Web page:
Vacchiano's reliance on the alter ego doctrine is misplaced. "[T]he alter ego doctrine is a doctrine that is used to prevent a corporation from using its statutory separate corporate form as a shield from liability only where to recognize such would defeat the rights and equities of third persons; it is not a doctrine that allows the corporate entity to disregard its own incorporation." Pac. Landmark Hotel, Ltd. v. Marriott Hotels, Inc. , 19 Cal.App.4th 615, 628 (1993) (citation omitted). Thus, despite Vacchiano's claim that "there is evidence of commingling of funds and other assets, treatment by Vacchiano of the entity NV [Custom Living]'s assets as if they were his own, failure to maintain adequate corporate formalities or records, identical equitable ownership, and diversion of assets[, ]" he cannot pierce the corporate veil he erected, to claim personal ownership of NV Custom Living's corporate funds.

Nor is this a claim Vacchiano may bring as a shareholder of NV Custom Living. (See Pl.'s Real Party Br. at 4.) "Shareholders may bring two types of actions, a direct action filed by the shareholder individually... for injury to his or her interest as a shareholder, or a derivative action filed on behalf of the corporation for injury to the corporation for which it has failed or refused to sue." Schuster v. Gardner , 127 Cal.App.4th 305, 311-12 (2005) (citation omitted) (internal quotation marks omitted). "An individual cause of action exists only if damages to the shareholders were not incidental to damages to the corporation." Id . at 313 (emphasis in original) (citing Jones v. H.F. Ahmanson & Co. , 1 Cal.3d 93, 107 (1969)). Here, Vacchiano's claim of damage is based entirely on the loss of funds belonging to NV Custom Living. Because Vacchiano's injury is merely incidental to the injury to the corporation, it is not a proper basis for an individual shareholder suit.

For the foregoing reasons, Vacchiano is not the real party in interest in this action.

B. Vacchiano Cannot Cure His Lack of Prudential Standing Under Rule 17

Vacchiano attempts to dispel "any possible legitimate concerns" regarding the lack of indispensable party by lodging a document that Vacchiano claims "formally ratifies" this action. (Docket No. 201, Pl.'s Supp. Real Party Br., at 2.) The "Consent of the Stock Holders and Directors to Action of the Corporation, " dated February 28, 2014, states that NV Custom Living "ratifies and confirms all actions taken by Neil A. Vacchiano, " and has no intent to make any claim against the Defendants. (Id., Ex. A.)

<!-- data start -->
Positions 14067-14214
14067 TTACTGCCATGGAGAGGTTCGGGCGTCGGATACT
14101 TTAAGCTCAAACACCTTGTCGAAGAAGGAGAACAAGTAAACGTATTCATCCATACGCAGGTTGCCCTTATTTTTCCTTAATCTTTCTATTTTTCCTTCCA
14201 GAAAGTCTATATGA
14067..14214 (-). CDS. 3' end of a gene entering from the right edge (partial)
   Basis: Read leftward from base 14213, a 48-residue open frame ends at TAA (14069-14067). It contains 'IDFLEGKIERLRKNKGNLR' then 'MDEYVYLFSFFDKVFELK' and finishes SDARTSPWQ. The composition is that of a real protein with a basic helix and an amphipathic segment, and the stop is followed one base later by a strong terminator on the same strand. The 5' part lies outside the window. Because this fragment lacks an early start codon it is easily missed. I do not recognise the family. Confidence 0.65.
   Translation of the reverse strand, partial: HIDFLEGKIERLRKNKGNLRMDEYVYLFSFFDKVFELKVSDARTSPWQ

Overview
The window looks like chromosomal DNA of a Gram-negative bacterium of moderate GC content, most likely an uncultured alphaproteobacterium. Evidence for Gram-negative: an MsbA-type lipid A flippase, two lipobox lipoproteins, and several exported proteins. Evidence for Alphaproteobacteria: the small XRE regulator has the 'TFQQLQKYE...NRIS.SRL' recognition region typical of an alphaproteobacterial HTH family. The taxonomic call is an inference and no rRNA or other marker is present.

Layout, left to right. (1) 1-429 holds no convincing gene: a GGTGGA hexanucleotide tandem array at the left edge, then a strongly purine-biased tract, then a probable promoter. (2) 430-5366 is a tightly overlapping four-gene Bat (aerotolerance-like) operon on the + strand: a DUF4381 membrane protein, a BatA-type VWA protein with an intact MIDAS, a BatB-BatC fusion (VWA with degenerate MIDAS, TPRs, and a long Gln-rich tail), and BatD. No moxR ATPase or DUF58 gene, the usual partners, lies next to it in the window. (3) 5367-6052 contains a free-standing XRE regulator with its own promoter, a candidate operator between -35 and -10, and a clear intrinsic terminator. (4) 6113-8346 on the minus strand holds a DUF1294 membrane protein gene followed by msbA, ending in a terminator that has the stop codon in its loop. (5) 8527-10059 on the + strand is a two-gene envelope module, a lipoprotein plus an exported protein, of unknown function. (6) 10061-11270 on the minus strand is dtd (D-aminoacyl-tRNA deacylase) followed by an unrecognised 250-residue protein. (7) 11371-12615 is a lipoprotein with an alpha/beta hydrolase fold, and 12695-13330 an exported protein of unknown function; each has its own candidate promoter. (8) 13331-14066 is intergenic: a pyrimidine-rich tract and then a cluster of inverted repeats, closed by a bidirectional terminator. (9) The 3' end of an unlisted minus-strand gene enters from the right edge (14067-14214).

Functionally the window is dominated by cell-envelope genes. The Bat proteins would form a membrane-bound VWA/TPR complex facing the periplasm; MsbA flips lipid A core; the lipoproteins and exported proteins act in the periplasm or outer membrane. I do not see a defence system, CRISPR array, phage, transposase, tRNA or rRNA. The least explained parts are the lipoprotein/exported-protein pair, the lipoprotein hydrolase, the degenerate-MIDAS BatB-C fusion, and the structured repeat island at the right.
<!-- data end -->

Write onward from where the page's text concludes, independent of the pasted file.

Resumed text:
Even if this Consent form constituted a proper ratification, [6] it could only cure Vacchiano's lack of prudential standing if the "decision to sue in [Vacchiano's] own name represent[s] an understandable mistake and not a strategic decision. Dunmore, 359 F.3d at 1112 (citation omitted). Here, Vacchiano does not- and cannot-claim that his decision to sue in his own name, without joining NV Custom Living, was merely an "understandable mistake." If this had truly been a mistake, Vacchiano certainly would have corrected it immediately after reviewing Defendants' answer.

Vacchiano incorporated NV Custom Living, creating a separate legal entity. He admits that the funds he deposited into The Alps came from accounts in the name of NV Custom Living. Prior to filing this action, Vacchiano wrote defense counsel to request that The Alps return the funds at issue through a cashier's check "made out to NV Custom Living Inc." (Docket No. 197, Notice of Lodging of Vacchiano Dep. Tr., at Ex. N.) These were all deliberate actions by Vacchiano, which ensured that the funds deposited into The Alps-and any damage from their loss-belonged solely to NV Custom Living. While Vacchiano now attempts to rely on the alter ego doctrine to claim that "the funds deposited into The Alps were effectively personal funds... [, ]" this argument is disingenuous. Given his heavy reliance on the alter ego doctrine in his case against Defendants, Vacchiano should have known that he could not pierce his own corporate veil to "take personal advantage of a right belonging to the corporation alone." Seretti , 71 Cal.App.4th at 931. Vacchiano's choice to sue in his own name was not an understandable mistake, but a purely strategic decision. As such, he cannot rely on Rule 17(a) to cure his lack of prudential standing. See Dunmore, 359 F.3d at 1112.


For the foregoing reasons, Defendants' motion is GRANTED. This action is DISMISSED.